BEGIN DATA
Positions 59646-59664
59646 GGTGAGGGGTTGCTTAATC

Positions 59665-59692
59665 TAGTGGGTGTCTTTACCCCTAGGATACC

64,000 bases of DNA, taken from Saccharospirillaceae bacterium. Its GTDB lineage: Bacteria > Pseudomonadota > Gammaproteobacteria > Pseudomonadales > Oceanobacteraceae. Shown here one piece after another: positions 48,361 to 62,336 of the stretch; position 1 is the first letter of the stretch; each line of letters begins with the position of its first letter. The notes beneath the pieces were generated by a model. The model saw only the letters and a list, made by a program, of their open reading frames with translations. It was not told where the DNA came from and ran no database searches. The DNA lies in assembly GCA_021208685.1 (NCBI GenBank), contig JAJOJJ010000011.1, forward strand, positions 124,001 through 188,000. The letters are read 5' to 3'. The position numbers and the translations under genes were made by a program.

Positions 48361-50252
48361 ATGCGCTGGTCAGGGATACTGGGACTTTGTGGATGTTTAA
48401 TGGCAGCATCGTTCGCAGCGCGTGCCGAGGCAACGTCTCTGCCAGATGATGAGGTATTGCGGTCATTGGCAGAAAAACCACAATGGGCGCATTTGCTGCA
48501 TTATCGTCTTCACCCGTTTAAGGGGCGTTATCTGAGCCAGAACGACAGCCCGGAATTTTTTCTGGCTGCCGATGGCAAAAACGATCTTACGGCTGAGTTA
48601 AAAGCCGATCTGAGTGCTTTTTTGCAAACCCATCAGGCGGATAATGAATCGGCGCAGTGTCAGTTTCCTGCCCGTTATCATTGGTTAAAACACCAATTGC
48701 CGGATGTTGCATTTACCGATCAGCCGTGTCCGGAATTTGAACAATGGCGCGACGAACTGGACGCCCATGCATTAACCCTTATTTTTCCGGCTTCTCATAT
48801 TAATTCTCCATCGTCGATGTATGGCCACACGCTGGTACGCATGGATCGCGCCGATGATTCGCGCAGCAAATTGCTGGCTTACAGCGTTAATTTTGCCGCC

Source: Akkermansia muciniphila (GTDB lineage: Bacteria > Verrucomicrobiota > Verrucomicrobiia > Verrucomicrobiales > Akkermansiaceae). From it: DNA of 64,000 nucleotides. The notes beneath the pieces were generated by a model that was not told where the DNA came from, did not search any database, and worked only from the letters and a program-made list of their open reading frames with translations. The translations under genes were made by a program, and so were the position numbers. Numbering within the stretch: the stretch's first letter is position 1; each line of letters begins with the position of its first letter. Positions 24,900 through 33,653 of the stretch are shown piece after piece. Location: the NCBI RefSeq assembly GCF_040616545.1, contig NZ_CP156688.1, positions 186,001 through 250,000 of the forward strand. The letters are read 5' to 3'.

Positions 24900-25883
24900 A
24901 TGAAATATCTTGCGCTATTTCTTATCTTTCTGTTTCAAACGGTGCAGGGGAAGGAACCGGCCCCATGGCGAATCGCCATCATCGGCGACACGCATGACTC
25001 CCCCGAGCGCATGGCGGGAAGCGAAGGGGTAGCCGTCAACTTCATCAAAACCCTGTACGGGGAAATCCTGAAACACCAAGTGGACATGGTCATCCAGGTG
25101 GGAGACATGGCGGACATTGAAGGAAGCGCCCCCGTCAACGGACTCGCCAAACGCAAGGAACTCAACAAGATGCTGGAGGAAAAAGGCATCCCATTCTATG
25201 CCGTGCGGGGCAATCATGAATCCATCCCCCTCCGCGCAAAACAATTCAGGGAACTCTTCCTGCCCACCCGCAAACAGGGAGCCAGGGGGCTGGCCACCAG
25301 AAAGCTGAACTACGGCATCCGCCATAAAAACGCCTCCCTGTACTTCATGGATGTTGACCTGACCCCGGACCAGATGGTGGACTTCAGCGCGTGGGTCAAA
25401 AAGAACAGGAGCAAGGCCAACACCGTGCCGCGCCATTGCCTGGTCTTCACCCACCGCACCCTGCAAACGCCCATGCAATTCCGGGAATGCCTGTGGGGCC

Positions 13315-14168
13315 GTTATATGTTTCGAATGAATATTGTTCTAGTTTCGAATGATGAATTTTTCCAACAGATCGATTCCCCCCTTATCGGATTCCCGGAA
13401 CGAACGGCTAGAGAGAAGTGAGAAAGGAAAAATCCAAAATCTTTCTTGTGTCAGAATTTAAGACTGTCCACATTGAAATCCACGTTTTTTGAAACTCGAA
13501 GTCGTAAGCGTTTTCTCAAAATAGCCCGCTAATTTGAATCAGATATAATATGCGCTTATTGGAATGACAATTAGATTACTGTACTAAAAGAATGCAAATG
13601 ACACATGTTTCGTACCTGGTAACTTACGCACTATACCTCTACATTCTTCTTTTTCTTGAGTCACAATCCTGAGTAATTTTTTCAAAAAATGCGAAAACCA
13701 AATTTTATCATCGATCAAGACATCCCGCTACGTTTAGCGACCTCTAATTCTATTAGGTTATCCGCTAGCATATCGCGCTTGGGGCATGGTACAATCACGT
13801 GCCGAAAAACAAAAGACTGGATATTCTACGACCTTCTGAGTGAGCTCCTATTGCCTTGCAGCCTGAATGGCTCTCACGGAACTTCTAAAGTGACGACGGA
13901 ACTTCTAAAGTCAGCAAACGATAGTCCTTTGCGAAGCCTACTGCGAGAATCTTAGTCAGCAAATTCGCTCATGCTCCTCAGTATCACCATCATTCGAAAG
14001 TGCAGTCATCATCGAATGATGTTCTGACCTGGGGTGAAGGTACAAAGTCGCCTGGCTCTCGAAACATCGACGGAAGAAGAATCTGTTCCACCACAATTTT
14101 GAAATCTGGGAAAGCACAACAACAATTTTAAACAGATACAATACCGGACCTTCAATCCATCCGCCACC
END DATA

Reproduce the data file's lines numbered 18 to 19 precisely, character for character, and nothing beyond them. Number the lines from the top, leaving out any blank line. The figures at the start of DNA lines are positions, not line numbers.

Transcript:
25101 GGAGACATGGCGGACATTGAAGGAAGCGCCCCCGTCAACGGACTCGCCAAACGCAAGGAACTCAACAAGATGCTGGAGGAAAAAGGCATCCCATTCTATG
25201 CCGTGCGGGGCAATCATGAATCCATCCCCCTCCGCGCAAAACAATTCAGGGAACTCTTCCTGCCCACCCGCAAACAGGGAGCCAGGGGGCTGGCCACCAG